|Recording information: Akademie Mathematique; Blackbird Studio D, Nashville, TN; Cave 2 Studios, Dallas, GA; Emerald Studios; Levon Helm Studios; Minutla, Nashville, TN; Odditorium Studio; Tally Studios, Palo Cedro, CA; The Village Studios, Los Angeles, CA.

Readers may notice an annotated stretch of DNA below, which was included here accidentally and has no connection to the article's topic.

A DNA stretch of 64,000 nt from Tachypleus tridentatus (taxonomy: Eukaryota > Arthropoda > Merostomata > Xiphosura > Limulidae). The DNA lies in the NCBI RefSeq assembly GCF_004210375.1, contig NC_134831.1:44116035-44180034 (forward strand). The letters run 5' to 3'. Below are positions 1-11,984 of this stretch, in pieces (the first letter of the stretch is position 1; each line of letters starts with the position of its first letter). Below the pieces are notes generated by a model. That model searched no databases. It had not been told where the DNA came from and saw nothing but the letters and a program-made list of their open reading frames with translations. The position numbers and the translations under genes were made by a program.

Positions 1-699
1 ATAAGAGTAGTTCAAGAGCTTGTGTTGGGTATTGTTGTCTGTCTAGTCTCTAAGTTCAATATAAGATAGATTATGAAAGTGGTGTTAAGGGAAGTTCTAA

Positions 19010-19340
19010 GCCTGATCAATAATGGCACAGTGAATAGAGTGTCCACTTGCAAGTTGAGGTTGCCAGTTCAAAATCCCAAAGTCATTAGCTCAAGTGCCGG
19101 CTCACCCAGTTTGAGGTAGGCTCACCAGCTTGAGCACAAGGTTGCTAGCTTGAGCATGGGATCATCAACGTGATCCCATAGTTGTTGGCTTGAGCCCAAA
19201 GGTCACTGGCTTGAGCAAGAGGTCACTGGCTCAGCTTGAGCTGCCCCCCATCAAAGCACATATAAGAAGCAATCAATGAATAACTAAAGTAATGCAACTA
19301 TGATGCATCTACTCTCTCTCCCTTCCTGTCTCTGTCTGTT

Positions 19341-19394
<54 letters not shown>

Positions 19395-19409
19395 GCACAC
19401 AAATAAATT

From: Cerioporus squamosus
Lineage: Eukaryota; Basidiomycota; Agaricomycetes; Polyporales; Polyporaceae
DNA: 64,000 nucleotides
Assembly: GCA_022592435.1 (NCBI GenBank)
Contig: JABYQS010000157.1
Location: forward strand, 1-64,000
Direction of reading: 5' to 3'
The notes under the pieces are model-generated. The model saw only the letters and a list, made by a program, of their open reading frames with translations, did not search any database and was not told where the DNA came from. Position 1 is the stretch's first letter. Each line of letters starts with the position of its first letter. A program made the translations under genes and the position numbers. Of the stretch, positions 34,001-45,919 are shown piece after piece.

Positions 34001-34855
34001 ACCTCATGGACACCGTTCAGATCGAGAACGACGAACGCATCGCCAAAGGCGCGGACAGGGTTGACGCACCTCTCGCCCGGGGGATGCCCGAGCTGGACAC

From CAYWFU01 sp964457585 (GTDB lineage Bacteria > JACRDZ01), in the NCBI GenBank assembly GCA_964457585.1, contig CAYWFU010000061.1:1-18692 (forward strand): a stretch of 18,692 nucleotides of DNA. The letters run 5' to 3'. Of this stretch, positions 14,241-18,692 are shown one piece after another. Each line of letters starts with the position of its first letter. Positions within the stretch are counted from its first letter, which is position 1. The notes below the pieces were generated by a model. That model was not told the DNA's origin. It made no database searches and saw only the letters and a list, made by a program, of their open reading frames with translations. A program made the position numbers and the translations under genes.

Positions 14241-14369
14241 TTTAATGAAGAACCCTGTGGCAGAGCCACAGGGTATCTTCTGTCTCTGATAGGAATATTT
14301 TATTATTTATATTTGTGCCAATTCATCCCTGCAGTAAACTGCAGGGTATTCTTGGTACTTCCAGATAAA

|As one of the few American singer/songwriters whose legacy rivals Hank Williams, it's no surprise that Bob Dylan was entrusted with a collection of lyrics Hank left behind, the idea being that Dylan could set them to music. Dylan decided it was a project too big for one man so he recruited a number of like-minded artists to turn these words into songs, choosing artists with some measure of debt to Williams no matter their purported stylistic designation. That said, it is the country singers -- Alan Jackson, Vince Gill and Rodney Crowell, Merle Haggard -- who, along with Dylan, create songs that stay true to Williams' melodies and aesthetic, Haggard tackling a religious text, Gill and Crowell reviving Hank's midsong recitation, and Jackson effortlessly evoking classic postwar honky tonk. These are songs whose structure and sound are right in line with Hank's classic work, but the rest of The Lost Notebooks is a little more malleable, at least in terms of arrangement. Jack White and Norah Jones produce work that's recognizably their own -- White's voice cracks over a ramshackle rhythm, Jones sighs like a lullaby -- yet these feel like reinterpretations of old Hank tunes, as does Levon Helm's woolly "You'll Never Again Be Mine," with only Sheryl Crow's "Angel Mine" and Jakob Dylan's "Oh, Mama, Come Home" edging close to melodies that you'd hear on their respective solo records. Even then, Crow and the younger Dylan hardly play loose with the material; they treat it with respect but not undue reverence, something that unites all the artists here. On the surface of things, this is a bit of an odd task, taking left-behind lyrics from one of the great songwriters and breathing life into them. But nobody here seems intimidated; they seem honored -- and there are some pretty good songs that come out of the project, particularly those by Jackson, Haggard, White, Jones, Gill and Crowell, and the Bard himself, who helped shepherd this fantasy project into something real, imperfect, and resonant. ~ Stephen Thomas Erlewine